The first part of the plan is to decide which sources of information to draw from and the methods of which I will collect the data (Harvey, 1998). Qualitative data will be used to assess student feedback surveys and previous trimester results, where as Quantitative data will be used to receive feedback via short answer questionnaires from students and colleagues.
As mentioned previously in this post, there are 9 factors of which I wish to evaluate within the course; these can be broken down into 3 distinct themes of evaluation.
|– Relevance of theory to history
– Importance of new historical figures
– Topics double up with other subjects?
|– Theory too hard?
– Readings too long or short?
– Students reviewing slides/access to media
– Student happiness with content etc.
|– Completion of theory exam, too long or too short?
– Are students completing handouts?
By identifying these three themes I can then measure the student understanding/perceptions of the content throughout the course. This will also provide me with an understanding of student engagement within the lecture slides and exams. Using these three themes to understand perception and performance I can then develop the course further, based on Danielson’s four domain framework of planning and preparation, classroom environment, instruction and professional responsibilities (Danielson, 2007) to identify and enhance areas that require attention. (Stronge, 2005)
It is now time to consider how I will obtain the data and which type of data I will use. Considering the right series of questions and methodology (Harvey, 1998) will be made easier by taking the three themes and categorizing further by modelling the Evidence Checklist for Teaching Awards (Department of Education and Training, 2016).
|– Review of course material
– Review of assessment material
|– Self reflection on student feedback
– Critical reflection on content delivery
|– Evaluation of content
– Evaluation of assessments and worksheets
|– Completion of exam
– Skill/knowledge outcomes
– Student work (ie. Essays)
The stages of this evaluation will take place like this:
- Review/examine of academic grades
- Obtain data from a student centered perception of the course
- Obtain data from peer perception of the course
- Self reflection on the feedback and data
My first stage of the evaluation process is to obtain the qualitative data from the assessments and by using a varied form of SWOT analysis (Better Evaluation, n.d.), I will discover where the strengths and weaknesses are within the group, opportunities to develop particular areas and threats within the course. This information will then be compared with participant observation – are the participants who did not achieve good results actually showing up to class? Are they studying or reviewing the content?
The next stage of the student evaluation of teaching (SET) will be a cross between qualitative and quantitative data collection and will take the form of an evaluation document which will include survey and short answer responses. The use of SET is considered to be an important part of evaluation and also acts as a guide for any potential changes to course material and delivery (Shevlin, Banyard, Davies & Griffiths, 2000).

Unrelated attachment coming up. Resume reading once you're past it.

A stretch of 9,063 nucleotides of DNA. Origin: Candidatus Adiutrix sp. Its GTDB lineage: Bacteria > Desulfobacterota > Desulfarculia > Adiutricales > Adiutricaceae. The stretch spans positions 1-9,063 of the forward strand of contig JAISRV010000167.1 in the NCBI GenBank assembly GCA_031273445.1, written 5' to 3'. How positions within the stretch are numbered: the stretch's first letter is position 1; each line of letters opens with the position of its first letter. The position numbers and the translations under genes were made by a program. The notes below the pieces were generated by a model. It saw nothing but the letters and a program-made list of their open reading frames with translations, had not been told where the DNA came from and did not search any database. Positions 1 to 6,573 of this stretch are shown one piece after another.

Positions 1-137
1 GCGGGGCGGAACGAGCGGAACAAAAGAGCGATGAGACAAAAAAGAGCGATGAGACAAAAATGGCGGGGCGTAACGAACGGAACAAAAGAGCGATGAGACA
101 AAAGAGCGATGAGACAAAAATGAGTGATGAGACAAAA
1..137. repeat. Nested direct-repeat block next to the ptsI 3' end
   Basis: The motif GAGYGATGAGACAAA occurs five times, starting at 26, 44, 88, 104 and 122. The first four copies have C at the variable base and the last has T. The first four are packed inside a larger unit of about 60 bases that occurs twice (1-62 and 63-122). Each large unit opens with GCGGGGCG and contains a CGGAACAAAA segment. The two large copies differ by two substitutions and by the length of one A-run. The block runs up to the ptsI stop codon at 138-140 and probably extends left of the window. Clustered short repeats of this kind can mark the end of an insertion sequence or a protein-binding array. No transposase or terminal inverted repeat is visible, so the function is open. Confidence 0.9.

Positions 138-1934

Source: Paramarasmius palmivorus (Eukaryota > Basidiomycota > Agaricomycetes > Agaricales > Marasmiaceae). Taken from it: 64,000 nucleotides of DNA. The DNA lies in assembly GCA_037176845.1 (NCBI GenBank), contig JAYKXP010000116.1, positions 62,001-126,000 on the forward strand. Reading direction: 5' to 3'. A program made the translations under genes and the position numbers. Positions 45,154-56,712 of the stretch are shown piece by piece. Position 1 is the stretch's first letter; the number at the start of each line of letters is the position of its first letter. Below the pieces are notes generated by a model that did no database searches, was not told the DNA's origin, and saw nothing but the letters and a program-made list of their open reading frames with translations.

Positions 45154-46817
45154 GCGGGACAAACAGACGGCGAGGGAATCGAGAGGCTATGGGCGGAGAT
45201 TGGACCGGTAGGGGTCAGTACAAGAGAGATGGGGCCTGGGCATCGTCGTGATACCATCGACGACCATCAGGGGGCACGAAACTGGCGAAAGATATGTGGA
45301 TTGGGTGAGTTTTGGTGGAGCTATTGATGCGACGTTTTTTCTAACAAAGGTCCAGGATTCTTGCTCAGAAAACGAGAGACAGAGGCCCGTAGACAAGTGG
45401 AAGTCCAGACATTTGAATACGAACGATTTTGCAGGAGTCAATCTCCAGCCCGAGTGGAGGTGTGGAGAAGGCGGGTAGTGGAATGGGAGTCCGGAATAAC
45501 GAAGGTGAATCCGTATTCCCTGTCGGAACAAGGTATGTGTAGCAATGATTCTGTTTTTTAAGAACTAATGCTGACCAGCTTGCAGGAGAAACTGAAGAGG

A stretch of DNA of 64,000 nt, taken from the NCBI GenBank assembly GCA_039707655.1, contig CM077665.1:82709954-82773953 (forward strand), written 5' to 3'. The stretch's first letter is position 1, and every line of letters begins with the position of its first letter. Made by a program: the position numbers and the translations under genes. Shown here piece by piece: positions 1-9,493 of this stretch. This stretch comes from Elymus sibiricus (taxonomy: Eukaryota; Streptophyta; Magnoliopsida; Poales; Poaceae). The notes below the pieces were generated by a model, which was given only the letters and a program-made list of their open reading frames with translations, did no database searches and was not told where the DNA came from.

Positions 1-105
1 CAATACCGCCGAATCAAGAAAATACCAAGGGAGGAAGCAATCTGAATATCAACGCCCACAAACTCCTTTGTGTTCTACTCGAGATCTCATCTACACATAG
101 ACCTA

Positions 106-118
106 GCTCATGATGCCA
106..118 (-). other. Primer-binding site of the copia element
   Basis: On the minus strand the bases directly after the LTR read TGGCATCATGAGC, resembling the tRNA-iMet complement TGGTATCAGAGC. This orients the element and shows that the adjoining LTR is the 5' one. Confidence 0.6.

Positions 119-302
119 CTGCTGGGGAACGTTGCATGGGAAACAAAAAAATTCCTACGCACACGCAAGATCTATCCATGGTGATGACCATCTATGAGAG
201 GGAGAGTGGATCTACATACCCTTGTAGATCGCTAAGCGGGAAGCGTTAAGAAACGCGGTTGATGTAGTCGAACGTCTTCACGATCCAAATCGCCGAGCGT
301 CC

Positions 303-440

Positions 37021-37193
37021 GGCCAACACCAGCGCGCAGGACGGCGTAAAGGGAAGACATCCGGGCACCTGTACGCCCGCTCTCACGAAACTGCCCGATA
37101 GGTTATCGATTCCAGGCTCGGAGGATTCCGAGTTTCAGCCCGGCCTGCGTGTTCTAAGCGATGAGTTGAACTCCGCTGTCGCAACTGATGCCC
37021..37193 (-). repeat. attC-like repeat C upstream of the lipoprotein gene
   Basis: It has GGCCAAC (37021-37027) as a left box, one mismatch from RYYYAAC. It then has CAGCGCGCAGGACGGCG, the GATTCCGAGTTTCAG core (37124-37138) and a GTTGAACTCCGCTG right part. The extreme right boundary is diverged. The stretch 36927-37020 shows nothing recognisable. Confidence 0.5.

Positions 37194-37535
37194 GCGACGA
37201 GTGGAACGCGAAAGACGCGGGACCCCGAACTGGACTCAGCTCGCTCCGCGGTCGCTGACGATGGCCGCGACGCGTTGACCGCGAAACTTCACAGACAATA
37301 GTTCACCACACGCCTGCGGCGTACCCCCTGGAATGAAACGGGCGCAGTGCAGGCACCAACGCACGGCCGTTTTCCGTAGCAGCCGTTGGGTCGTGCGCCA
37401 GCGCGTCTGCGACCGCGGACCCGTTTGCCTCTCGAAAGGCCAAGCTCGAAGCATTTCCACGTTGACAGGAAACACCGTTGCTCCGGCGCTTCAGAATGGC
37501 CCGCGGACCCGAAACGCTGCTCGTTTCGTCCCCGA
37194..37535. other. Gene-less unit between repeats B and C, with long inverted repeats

The criteria of this particular evaluation will address the student perception of the course, questions/statements such as:
– “Course material, media links and worksheets accessible”
– “Theory examination is manageable within the time constraints”
– “Students have access to the required readings”
Within each of the criteria question/statement, students will be required to respond to indicators and a rating scale, they will have an opportunity to provide a short answer comment to each criteria.
A sample is below:
|Criteria (the question/statement)
Course material, media links and worksheets accessible
|Rating Scale (out of 4)
2. Difficult to find;
3. Able to access but with difficulty;
4. Able to find material easily
|Indicators (Yes or No responses)
– Media links work
– Course material easy to find on sharepoint
– Worksheets are targeted to the topic
– Course material relevant to weekly topics
|Comment (open ended responses)
Peer evaluation is an important part of the overall process as peers are able to comment on the course material and resources, curriculum development and the aims, objectives and content. They will provide feedback on assignments, learning outcomes, assessment methods and addressing problems in a topic. (flinders website).
Recapitulation & Coda
So now I have the data and using the feedback from peers and the Student Evaluation of Teaching, I can reflect on how my peers and students perceive and experience the course and how effectively they are learning (Schwartz, n.d). The value of evaluation is improving performance and it helps identify the need to improve (Stronge, 2005). A trait of expert teachers is their ability to learn from reflection and observation (Stronge, 2005), in this case the student and peer feedback provides the catalyst for the need to continually improve and develop the course and materials.
Better Evaluation. (n.d.). Collect and/or Retrieve Data. Retrieved from http://www.betterevaluation.org/en/plan/describe/collect_retrieve_data
Danielson, C. (2013). The framework for teaching: Evaluation instrument. Retrieved from https://docs.education.gov.au/node/41101
Flinders University. (n.d.). What can peers evaluate? Retrieved from http://www.flinders.edu.au/teaching/quality/evaluation/peer-review/evaluate.cfm
Harvey, J. (1998). Evaluation Cookbook. Retrieved from http://www.icbl.hw.ac.uk/ltdi/cookbook/cookbook.pdf
Shevlin, M., Banyard. P., Davies, M., Griffiths, M. (2000). The Validity of Student Evaluation of Teaching in Higher Education: Love me, love my lectures?, Assessment & Evaluation in Higher Education, 25:4, 397-405, DOI:10.1080/713611436
Schwartz, M. (n.d). Self Evaluation of Teaching. The Learning and Teaching Office. Retrieved from http://www.ryerson.ca/content/dam/lt/resources/handouts/SelfEvaluation.pdf
Stronge, James H. (2005). Evaluating teaching: A guide to current thinking and best practice. Corwin Press.
Tran, N.D. (2015). Reconceptualisation of approaches to teaching evaluation in higher education. Retrieved from http://www.iier.org.au/iier25/tran.pdf